Sunday, July 4, 2010
Publishers Going Green
I recently read an article that indicated of the 4 billion books published every year, only 5 - 10% of them make use of recycled materials. As a Greenie and a writer, it really got me thinking.
Most of you know that I wrote my first novel last fall. This book is about two days away from being able to be published (IMO mind you, no professional Editor has laid eyes on it just yet) but I’m wondering how and where I should market my piece of fiction.
Two years ago, one of our favorite musicians here at GLR, Jason Mraz, put out a photography book titled “A Thousand Things”. When it came out I thought it was super innovative for its use of sustainable materials in the paper (Forest Stewardship Council [FSC] certified wood free, chlorine free) and ink (soy based). Even the cover is wood free and, upon Jason’s request, all waste during the printing process was recycled.
Not bad! But how about for those of us who aren’t already a celebrity? When we put out our first book can we be as demanding of how it is printed or do we have to suffer as a tree is chopped down and deal with it because we don’t have any influence in the process?
Well that question is mostly rhetorical when it comes to me because if there is anything you all know about me by now it’s that I never rest quietly on what someone else says I should do! ‘Question, challenge then understand’ should be my motto in life.
So then the first question of course is: where do I begin?
Many publishers are thinking of new approaches to the questions of sustainability. For example, they may use standard tree pulp for their paper but it comes from sources deemed FSC certified*.
There is also a growing trend to offset their paper footprint in ways around the office. Chronicle Books has an Environmental Policy link right on their homepage where they talk about the Green initiatives in their office construction three years ago, as well as their support of various social and humanitarian charities through their staff’s volunteerism.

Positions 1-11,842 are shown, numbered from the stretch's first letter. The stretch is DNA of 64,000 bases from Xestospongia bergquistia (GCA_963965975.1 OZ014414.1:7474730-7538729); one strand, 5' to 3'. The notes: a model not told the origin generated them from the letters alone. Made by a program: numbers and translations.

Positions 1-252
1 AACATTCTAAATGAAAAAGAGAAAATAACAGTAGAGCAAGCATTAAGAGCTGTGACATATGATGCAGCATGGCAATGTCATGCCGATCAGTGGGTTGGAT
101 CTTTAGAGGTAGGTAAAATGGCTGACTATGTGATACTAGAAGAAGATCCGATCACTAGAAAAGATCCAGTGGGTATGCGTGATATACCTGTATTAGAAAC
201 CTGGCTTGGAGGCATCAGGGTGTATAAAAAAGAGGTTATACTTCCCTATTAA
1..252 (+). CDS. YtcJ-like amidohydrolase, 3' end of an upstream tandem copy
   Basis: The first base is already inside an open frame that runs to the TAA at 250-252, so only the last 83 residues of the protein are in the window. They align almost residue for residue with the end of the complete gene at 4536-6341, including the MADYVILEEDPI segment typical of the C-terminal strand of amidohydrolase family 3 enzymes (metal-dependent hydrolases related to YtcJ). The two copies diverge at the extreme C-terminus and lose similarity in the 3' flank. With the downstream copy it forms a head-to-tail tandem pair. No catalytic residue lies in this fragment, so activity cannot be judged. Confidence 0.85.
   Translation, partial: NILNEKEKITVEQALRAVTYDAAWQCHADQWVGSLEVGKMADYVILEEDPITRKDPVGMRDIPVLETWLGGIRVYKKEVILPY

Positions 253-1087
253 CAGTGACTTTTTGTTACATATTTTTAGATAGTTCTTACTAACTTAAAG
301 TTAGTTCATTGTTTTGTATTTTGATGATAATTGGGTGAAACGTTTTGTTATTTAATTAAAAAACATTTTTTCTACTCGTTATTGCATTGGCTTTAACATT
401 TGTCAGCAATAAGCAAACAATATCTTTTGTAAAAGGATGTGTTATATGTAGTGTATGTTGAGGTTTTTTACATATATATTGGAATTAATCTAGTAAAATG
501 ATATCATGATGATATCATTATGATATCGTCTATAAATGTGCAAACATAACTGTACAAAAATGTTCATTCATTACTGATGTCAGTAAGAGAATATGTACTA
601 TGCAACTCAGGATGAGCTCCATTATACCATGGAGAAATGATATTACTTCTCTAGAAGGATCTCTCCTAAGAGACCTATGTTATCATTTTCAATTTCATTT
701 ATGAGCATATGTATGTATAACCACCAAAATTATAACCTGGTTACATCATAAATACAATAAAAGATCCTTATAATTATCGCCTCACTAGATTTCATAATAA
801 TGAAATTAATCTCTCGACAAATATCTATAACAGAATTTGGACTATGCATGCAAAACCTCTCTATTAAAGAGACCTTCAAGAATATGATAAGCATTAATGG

Another new movement cropping up among many publishers is the elimination of paper from their media. There are so many ways to publish electronically these days -- blogs, websites, pdf documents, even twitter! -- it is almost not necessary to cut down a tree just to put an author’s perspective out into the world.
Other publishers will plant a tree for each book printed, such as Eco-Libris. Because many of the publishers that partner with Eco-Libris print on demand (only print copies when an order is placed), it reduces the advance of materials in order to satisfy orders.
For me it will be easy enough to cross reference the publishers I find listed online with my Writer’s Market 2010 guide to publishers that I have in paperback form in my office already.
Since there is an environmental angle in my manuscript, it might not be a bad idea to start with those folks. After all, we will be on the same page when it comes to the printing process. No pun intended.
*read more about certification and sustainable forestry on the FSC.